The Great Wi-Fi Swindle

Last week, BBC’s Panorama did an expose on the Scientologists, a cult that believes we are all imprisoned space aliens. This week, the same programme is purporting to prove that wi-fi fries your brain. And so, the cosmic balance of the BBC’s sensible/face-slappingly idiotic halves is once again restored.

I don’t really know where to start. James Randerson gives it a gentle booting in the Guardian, which broadly sums up the response, but no words can quite describe the sheer appallingness of comparing a mobile phone mast signal from 100m away with a wi-fi signal from 1m away and coming up with the scare statistic that the latter is 3 times more powerful than the former. So I have to get this off my chest. Indulge me.

If the two signals were exactly the same strength, the inverse square law would mean that with a distance differential of 100, the 1m away signal would be 10,000 times more powerful. So, taking that into account, you can conclude from these figures that the wi-fi signal is more than 3,000 times weaker than the mobile phone mast (3,333 point 3 recurring, but who’s counting?). The mobile phone mast which, lest us forget, there is no evidence causes any harm in the first place.

It beats me why they stopped their. If they had compared a wi-fi signal from 10 cm with a mobile phone mast signal from 1 km away, they could have shouted about wi-fi being 30,000 times stronger than mobile phones. That sounds much scarier. And why not? There’s nothing particularly significant about 1m and 100m – just two numbers they plucked out of the air.

Compared to all this, Scientology sounds positively evidence-based, and at least Martin Durkin can come up with a couple of impressive looking graphs. On which point, I recommend everyone picks up a copy of this week’s New Scientist, which rather satisfyingly eviscerates the Great Global Warming Swindle point by point (in fact, the online version appears to have even more myth debunking).


  1. While I get your point, surely part of the reasoning is you can stand within 1m of a laptop, but in the normal scheme of things you won’t get within 10m of a mobile phone basestation as they’re usually at the top of very tall poles.

  2. …and you put mobile phones right up against your ear, 0cm away. Do the maths.

    The point is, you have to compare like with like. Yes, you may conceivably be 1m away from a wi-fi station, but you are also quite likely to be 2m away (0.75 x the strength of a phone mast 100m away) or 4m away (0.19 x the strength of a phone mast 100m away). You might be standing 50m away from the mast (where the signal is 4 times stronger than it would be 100m away) or 150m away (where the signal is 2.25 times weaker than it would be 100m away).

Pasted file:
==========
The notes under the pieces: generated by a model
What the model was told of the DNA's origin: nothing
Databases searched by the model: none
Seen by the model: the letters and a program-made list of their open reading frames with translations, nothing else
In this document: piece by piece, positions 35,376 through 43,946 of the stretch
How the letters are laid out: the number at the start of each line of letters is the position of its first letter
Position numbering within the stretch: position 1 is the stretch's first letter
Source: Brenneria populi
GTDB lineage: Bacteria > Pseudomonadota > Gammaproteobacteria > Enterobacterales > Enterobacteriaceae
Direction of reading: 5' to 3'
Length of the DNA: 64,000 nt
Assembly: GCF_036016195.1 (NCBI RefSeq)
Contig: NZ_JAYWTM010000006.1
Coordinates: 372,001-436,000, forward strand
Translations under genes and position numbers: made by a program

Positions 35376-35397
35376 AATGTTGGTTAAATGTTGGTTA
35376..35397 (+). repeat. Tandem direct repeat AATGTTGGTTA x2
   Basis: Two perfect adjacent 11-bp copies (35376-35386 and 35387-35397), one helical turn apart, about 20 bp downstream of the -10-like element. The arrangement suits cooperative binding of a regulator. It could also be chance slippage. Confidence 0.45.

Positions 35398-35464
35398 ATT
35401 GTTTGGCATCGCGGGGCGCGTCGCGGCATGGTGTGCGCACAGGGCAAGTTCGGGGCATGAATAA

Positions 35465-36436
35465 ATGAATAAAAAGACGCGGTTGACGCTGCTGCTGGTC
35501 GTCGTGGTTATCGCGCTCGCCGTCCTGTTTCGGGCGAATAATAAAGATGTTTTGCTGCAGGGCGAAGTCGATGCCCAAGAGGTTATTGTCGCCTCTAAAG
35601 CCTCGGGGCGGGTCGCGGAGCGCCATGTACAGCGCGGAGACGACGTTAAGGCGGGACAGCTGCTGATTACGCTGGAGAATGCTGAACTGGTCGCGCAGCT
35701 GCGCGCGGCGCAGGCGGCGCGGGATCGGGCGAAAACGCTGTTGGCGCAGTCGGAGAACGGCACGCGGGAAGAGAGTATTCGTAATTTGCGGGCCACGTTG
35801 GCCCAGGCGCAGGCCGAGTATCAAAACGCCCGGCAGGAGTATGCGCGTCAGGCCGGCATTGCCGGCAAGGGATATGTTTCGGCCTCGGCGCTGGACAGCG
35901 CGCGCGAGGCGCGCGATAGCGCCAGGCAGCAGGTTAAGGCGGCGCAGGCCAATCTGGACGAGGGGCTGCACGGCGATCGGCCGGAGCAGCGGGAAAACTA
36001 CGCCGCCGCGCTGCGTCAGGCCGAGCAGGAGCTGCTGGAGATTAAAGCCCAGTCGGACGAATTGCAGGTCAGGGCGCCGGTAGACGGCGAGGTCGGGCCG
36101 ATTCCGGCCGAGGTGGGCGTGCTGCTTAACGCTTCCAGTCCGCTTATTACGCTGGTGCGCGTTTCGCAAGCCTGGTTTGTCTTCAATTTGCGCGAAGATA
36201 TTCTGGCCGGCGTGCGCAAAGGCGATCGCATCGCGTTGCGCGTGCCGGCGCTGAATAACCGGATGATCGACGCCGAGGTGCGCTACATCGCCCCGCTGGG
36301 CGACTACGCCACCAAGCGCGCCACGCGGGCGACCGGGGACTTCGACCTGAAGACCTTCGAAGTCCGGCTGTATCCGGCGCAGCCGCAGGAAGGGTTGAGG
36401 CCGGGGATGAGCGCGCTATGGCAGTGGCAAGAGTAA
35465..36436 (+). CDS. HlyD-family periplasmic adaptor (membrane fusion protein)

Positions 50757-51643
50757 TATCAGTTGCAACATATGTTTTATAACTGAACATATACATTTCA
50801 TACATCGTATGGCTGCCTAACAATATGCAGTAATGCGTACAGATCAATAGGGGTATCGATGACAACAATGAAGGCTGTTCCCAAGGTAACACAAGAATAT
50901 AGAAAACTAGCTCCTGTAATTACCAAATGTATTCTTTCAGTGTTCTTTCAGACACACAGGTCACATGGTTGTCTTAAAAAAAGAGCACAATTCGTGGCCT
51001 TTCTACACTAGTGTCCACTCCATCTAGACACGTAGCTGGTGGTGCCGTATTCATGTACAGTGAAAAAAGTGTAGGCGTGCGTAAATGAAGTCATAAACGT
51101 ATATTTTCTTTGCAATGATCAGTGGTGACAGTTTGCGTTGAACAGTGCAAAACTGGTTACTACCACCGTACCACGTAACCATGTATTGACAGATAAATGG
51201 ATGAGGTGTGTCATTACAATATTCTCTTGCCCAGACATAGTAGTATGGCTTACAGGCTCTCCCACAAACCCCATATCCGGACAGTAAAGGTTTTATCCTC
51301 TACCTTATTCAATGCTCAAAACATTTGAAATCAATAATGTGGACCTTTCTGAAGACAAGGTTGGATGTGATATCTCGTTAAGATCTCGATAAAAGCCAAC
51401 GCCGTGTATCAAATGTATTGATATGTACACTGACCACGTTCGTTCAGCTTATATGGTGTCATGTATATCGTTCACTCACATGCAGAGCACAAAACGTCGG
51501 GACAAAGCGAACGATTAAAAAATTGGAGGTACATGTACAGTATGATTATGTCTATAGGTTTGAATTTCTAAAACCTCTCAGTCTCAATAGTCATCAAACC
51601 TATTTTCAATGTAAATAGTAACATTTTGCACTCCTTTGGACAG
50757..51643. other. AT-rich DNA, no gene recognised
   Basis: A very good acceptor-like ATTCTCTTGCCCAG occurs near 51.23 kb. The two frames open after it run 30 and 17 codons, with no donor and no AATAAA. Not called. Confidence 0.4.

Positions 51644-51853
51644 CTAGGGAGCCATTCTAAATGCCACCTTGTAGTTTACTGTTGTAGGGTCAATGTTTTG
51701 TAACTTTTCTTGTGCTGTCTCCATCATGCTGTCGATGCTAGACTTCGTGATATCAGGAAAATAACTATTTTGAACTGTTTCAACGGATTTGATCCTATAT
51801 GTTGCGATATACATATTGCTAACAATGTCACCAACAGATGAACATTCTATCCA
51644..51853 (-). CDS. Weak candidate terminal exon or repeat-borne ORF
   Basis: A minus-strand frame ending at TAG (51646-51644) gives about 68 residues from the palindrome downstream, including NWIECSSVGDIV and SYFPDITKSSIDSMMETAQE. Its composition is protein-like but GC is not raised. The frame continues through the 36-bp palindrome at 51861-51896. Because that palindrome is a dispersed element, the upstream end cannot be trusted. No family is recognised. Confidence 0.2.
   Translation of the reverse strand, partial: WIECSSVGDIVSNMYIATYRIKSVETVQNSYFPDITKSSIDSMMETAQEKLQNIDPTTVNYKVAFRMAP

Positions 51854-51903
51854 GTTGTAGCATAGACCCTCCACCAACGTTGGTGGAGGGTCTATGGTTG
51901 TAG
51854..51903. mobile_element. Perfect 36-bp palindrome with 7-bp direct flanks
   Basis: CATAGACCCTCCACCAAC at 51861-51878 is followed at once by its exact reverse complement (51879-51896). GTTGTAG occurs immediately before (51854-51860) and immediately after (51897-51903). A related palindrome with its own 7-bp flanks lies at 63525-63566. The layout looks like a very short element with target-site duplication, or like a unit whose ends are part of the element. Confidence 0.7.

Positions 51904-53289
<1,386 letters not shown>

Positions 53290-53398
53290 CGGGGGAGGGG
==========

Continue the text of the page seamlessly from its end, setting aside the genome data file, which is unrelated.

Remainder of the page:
If all that barrage of statistics sounds meaningless, it is because they are. The only facts out of all this is that wi-fi signals are thousands of times weaker than phone mast signals and that after 20 years there is still no evidence to suggest a causal link between mobile phones and any health problems, let alone links with mobile phone masts.

  3. And so, the cosmic balance of the BBC’s sensible/face-slappingly idiotic halves are once again restored.

    Great stuff James! Good to see you the other day, though I see that the BBC curtailed our fascinating conversation to some extent!

  4. Perhaps if you’d watched it you would have seen that what they pointed out made total sense. I would now be 1.5 meters away from my old wifi point wer it not for the fact that me house is now hard wired. So yes, the BBC’s measuring was correct.

    What about the evidence form Norwich they showed which highlighted that Radiation levels in Norwich are actually dangerously high because of wi-fi ?

  5. Nich, that section on Norfolk was just simple scaremongering. After walking around using phrases like “Went into the red there” and “We’re getting quite high readings here” Kenyon went into the NewsNight interview and said about this segment “We didn’t make a big point of that, it’s so far beneath the limits”, admitting that the levels detected were incredibly low and way below dangerous levels. He’s either incredibly dense not to notice the disconnect or deliberately misleading people.

    This was one of the worst documentaries the BBC has done in a long time.

Leave a comment

Your email address will not be published. Required fields are marked *

This site uses Akismet to reduce spam. Learn how your comment data is processed.